Estate PlanningFour Estate Planning Ideas for 2022

It is not too early to consider estate planning strategies that may help mitigate the tax burden in the future.

While the current exemption levels for federal estate and gift taxes are favorable for investors, these amounts were set by the Tax Cuts and Jobs Act of 2017. The exemption levels are set to expire after 2025 unless Congress takes some legislative action.

Key estate tax figures for 2022

estate tax figures for 2022

Here are four estate planning ideas that investors may want to consider in 2022.

1. Be mindful of irrevocable trusts and taxes

The low income threshold ($13,450 for 2022) will subject income retained within an irrevocable (non-grantor) trust to the highest marginal tax rates and the 3.8% Medicare surtax. For this reason, trustees may want to reconsider investment choices inside of the trust (municipal bonds, life insurance, etc.). Trustees may also consider (if possible) distributing more income out of the trust to beneficiaries who may be in lower income tax brackets.

2. Review estate planning documents and strategies

The increase in the lifetime exclusion amount for gifts and estates ($12.06 million per individual in 2022) may have unintended consequences for some individuals and families with wealth under that threshold. They may think that they do not have to plan for their estates. However, taxes are just one facet of estate planning. It is still critical to plan for an orderly transfer of assets or for unforeseen circumstances such as incapacitation. Strategies to consider include proper beneficiary designations on retirement accounts and insurance contracts, wills, powers of attorney, health-care directives, and revocable trusts. Additionally, existing trusts should be reviewed to determine if changes are needed as a result of recent tax law changes.

3. Plan for potential state estate taxes

While much attention is focused on the federal estate tax, certain residents need to know that many states have estate or inheritance taxes. A number of states are “decoupled” from the federal estate tax system. This means the state applies different tax rates or exemption amounts. A taxpayer may have net worth comfortably below the $12,060,000 exemption amount for federal estate taxes, but may be well above the exemption amount for their particular state. It is important to consult with an attorney on specific state law and potential options to mitigate state estate or inheritance taxes.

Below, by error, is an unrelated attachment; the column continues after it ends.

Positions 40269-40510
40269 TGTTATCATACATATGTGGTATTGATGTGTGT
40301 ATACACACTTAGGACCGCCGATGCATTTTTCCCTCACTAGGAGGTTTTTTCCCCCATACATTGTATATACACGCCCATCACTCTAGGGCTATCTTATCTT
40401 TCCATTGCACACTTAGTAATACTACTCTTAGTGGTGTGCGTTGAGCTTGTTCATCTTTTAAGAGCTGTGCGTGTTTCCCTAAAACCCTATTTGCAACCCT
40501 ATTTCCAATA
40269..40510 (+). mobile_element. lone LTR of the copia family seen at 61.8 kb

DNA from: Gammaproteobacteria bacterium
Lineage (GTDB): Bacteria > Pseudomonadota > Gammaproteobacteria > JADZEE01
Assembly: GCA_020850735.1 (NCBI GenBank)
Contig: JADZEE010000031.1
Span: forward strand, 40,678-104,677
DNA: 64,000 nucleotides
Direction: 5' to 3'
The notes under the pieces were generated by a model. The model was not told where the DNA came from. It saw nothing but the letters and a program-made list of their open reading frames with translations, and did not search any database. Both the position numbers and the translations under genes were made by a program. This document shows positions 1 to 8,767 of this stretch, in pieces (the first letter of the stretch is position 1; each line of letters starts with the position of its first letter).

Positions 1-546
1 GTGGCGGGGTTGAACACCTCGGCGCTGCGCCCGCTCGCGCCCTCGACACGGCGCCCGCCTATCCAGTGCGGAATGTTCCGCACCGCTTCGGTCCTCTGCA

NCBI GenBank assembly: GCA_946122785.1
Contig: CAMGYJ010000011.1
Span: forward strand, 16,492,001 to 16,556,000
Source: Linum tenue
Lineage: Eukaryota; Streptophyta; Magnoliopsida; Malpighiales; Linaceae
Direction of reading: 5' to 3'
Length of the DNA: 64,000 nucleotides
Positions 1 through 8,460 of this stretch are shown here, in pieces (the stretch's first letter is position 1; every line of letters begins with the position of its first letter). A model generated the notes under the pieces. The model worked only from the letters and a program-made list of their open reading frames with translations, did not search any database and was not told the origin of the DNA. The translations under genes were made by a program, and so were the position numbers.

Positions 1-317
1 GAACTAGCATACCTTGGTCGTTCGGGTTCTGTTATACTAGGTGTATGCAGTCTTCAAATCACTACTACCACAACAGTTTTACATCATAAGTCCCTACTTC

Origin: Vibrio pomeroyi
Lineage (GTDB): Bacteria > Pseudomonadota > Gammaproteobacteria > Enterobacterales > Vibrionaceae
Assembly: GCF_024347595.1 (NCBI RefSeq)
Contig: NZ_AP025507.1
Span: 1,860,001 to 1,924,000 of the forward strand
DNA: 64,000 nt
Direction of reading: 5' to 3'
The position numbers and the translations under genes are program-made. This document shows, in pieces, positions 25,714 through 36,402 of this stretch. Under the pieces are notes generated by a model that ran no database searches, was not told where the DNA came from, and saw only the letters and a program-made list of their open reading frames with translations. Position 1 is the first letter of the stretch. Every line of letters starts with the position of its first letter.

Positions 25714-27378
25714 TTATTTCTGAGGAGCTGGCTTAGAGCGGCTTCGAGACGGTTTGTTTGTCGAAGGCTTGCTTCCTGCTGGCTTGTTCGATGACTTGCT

4. Develop a strategy for low cost-basis assets

Ensure stepped-up cost basis is maintained when property is transferred at death. For example, careful consideration should be made around lifetime gifts that may jeopardize a step-up in cost basis on property at death. When property is gifted, the party receiving the gift generally assumes the original cost basis. Additionally, certain trust provisions (swapping powers) may be utilized to ensure that property receives a step-up in cost basis at death.

Discuss with an advisor

When considering making changes to estate or gift plans, it is important to discuss these ideas with a financial advisor. Individuals considering advanced strategies should work with a qualified estate planning attorney who has knowledge of their financial situation and goals.

Looking for more tax-smart ideas around estate planning, read “A closer look at current estate and gifting tax rules.” (PDF)

See the latest tax figures for 2022 in “2022 tax rates, schedules and contribution limits.” (PDF)

 

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For informational purposes only. Not an investment recommendation.

This information is not meant as tax or legal advice. Please consult with the appropriate tax or legal professional regarding your particular circumstances before making any investment decisions. Bailey Wealth Services and LPL Financial do not provide tax or legal advice.

This material was prepared by Putnam. Putnam is not affiliated with Bailey Wealth Services or LPL Financial.

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